I eventually convinced the manager of the local Arts Centre cinema that he should run it for a week and cajoled everyone I knew into going to see it. This is the fatal flaw of any obsession – so caught up was I in the film's dark spell that I had utterly failed to realise what later seemed obvious, that a film such as this was always going to divide opinion and might even prompt genuinely hostile reactions. I was to learn that lesson repeatedly in the week the film had its local screening, during which I was called several names, had angry judgements made about my taste in film, plus a few sincere enquiries about my mental health. One of my fellow students felt physically ill after the screening, only to open his fridge when he got home to find that his flatmate had laid out the ingredients for a rabbit stew. You'd be amazed how much a skinned rabbit looks like the Eraserhead baby. It was three days before he ate another meal. One of my lecturers told me that he didn't know if it was the best film he had ever seen or the worst. It was, he freely acknowledged, a brilliantly made work, but he did not believe any film should have such a bleak view of the world. Remember that comment, I'll be coming back to it. Perhaps most painful for someone so positively affected by the film were the two screenings I attended that prompted outraged vocal reactions from the audience – I mean, some people hated it, and with a passion that genuinely rattled me. One particularly pissed-off woman emerged from the cinema to be greeted by her children, who had found other things to do while mummy went to see a film that was accurately but unhelpfully described on the poster as 'the most original horror movie in years'. "Was it good?" they asked. "No!" she spat back, "It was AWFUL!"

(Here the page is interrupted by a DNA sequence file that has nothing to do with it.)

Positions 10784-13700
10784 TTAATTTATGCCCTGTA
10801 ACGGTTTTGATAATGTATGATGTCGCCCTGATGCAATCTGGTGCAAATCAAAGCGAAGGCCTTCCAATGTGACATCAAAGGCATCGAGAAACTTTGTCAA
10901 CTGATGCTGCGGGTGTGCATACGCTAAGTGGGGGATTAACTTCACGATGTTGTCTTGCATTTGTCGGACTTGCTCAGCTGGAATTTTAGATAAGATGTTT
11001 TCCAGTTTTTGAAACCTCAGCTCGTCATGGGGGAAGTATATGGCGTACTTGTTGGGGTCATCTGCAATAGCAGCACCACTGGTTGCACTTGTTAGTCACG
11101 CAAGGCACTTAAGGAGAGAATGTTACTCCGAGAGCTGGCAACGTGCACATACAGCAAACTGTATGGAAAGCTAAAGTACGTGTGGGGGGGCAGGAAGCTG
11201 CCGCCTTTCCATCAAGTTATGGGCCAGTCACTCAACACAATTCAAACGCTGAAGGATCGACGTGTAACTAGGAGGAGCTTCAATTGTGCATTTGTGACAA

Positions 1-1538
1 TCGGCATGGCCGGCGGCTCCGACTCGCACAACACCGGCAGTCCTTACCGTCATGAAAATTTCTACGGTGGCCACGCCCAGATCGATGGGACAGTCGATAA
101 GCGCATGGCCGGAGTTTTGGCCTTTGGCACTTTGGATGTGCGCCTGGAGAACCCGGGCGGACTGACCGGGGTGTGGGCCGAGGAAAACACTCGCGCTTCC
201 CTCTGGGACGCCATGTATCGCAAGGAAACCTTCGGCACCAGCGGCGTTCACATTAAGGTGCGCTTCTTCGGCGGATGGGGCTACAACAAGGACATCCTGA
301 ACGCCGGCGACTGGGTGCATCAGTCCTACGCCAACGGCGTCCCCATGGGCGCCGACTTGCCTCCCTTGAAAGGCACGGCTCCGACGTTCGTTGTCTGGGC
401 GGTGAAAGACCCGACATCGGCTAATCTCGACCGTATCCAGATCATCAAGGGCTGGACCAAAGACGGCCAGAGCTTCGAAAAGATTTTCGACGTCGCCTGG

But here and there I began encountering people who, when you mentioned the title, would widen their eyes, let their jaw drop a little and lean forward to kick off a discussion that could go on for hours. This is the very essence of cult cinema, a film that develops a passionate following in spite of box-office performance or the disdain of the many. A few years later I took a friend who had been bowled over by Lynch's most unexpected second feature, The Elephant Man, to see it.* At the film's conclusion he fell of his seat, stared wildly at the ceiling and screamed, "Has it gone away yet??" That very afternoon he was sitting at home with a wooden board and a large lump of clay, making a model of the Eraserhead baby. The cult had grown again, just a bit. Over time it would continue to do so and turn up in the most unexpected places, as a lyric on a song by The Clash, as an insult from a cop in House Party, on a t-shirt in a music video by Cabaret Voltaire, and so on. It has found fans both expected and surprising, with John Waters actively promoting it on its release and Stanley Kubrick once inviting some representatives from Lucas Films back to his house to watch it, describing it at the time as his favourite film.